Comedy is a tough nut to crack, as popular approaches to the genre tend to come in waves. Writer/director James Morosini brings an abundance of cringe humor to I Love My Dad. However, he also intends to deliver this father-son story with heart, although its comedy succeeds more than its drama.
‘I Love My Dad’ takes catfishing to another level
Morosini based I Love My Dad on true life experiences. Chuck (Patton Oswalt) is an estranged father who begins to crowd his son, Franklin (Morosini), in an effort to reconnect with him. However, his son has no interest in having a relationship with him, blocking his calls and all of his social media channels.
I Love My Dad finds Chuck growing increasingly desperate to remain in Franklin’s life. As a result, he decides to create a fake Facebook profile based on a local diner server named Becca (Claudia Sulewski). However, the situation becomes more complicated when Franklin falls in love with her and wants to meet her, but he doesn’t realize that his own dad is catfishing him.
Writer/director James Morosini is an absurd father-son story
Chuck’s selfish tendencies are immediately on display from Franklin’s childhood. He adopts a lost dog, crumpling up local missing signs posted by the owners. However, he often excuses his behavior as being in favor of others. The I Love My Dad opening credits find Chuck repeatedly begging for forgiveness over his son’s voicemail. He yearns for a relationship with Franklin, but he can’t be bothered to be there for him in his greatest hour of need.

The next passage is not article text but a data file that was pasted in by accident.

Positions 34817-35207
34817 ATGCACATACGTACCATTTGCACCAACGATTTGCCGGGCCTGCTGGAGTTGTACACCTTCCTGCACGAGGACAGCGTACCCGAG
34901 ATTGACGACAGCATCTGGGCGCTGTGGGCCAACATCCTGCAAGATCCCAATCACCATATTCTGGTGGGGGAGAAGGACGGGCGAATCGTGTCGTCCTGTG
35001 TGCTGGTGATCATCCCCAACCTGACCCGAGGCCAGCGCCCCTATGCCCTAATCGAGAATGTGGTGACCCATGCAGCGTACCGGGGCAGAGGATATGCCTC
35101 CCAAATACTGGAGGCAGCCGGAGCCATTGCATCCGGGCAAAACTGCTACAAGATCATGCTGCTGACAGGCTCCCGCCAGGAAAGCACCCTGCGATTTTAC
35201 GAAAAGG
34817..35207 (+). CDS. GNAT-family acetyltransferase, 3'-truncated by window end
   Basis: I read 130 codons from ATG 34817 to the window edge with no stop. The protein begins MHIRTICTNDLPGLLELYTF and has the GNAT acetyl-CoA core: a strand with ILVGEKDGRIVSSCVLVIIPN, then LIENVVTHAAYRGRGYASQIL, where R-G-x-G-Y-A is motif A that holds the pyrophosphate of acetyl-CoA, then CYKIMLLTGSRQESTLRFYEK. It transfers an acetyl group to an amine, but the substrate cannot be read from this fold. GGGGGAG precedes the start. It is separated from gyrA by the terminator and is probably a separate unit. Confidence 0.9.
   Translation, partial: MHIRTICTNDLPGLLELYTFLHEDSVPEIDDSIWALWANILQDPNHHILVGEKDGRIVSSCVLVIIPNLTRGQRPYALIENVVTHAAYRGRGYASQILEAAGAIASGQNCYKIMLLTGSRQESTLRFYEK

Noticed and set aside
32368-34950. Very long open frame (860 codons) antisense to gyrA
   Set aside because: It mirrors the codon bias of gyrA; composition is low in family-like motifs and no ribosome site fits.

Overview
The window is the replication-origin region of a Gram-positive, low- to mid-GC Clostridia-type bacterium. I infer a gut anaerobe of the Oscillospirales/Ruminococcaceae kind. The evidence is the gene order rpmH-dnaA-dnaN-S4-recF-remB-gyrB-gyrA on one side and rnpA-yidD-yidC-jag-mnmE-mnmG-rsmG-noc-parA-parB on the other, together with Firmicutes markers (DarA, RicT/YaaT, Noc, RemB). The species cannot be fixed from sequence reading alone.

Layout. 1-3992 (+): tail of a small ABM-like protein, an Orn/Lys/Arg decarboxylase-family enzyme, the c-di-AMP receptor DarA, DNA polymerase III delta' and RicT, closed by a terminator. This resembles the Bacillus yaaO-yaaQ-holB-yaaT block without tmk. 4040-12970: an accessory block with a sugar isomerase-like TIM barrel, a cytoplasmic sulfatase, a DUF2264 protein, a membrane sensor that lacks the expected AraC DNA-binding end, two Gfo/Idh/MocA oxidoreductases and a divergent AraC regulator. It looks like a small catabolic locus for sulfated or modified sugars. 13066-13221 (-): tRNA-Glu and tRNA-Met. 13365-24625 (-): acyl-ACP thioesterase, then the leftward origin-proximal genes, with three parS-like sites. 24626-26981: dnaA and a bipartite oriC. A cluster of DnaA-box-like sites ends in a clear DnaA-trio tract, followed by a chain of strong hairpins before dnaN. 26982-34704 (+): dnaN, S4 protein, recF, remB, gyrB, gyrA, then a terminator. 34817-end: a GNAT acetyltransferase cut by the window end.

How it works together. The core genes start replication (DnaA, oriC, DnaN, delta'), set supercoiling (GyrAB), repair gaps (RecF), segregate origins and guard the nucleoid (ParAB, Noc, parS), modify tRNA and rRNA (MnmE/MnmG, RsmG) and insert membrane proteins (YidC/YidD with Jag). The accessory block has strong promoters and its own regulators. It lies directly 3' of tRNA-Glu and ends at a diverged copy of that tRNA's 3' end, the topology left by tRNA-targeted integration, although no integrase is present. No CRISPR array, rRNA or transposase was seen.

Morosini’s screenplay often plays according to a creepy father-son story. Chuck’s actions become progressively more disturbing, as the stakes continue to escalate. However, I Love My Dad incorporates the type of cringe humor that makes the absurdity of the story a bit easier to swallow.
Franklin believes that he has two separate journeys unfolding involving Becca and his dad. They’re the same person, but he needs to confront what comes with each of them to progress forward in his own life. I Love My Dad utilizes contrast for humor and dramatic purposes through Chuck’s adventures. However, Franklin is the character who experiences real change.
‘I Love My Dad’ fully embraces the awkwardness
I Love My Dad has a lot of text messages but doesn’t get lost in them. Fortunately, Morosini makes the wise decision of bringing these conversations into the real world. Franklin and Becca speak in real-time to vocalize the text for the audience and to allow the film to express itself with more depth. As a result, I Love My Dad creates genuine moments for Franklin while incorporating intentionally cringe-worthy text speak.
Oswalt really goes all the way with his performance as Chuck, but it isn’t really this character’s story to tell. There are some attempts to redeem him, although it’s difficult to sympathize with the catfishing father, regardless of his intentions. Meanwhile, Morosini is exceedingly genuine as Franklin, whose perspective simply begs for more screentime.
I Love My Dad unfolds one uncomfortable situation after another, snowballing into a giant heap of awkwardness. Morosini leans into the film’s cringe-worthy aesthetic and fully embraces the awkwardness. He has some solid comedic chemistry with Oswalt, but it’s a tad dramatically underbaked. I Love My Dad is an odd and deeply awkward father-son story that ultimately comes together.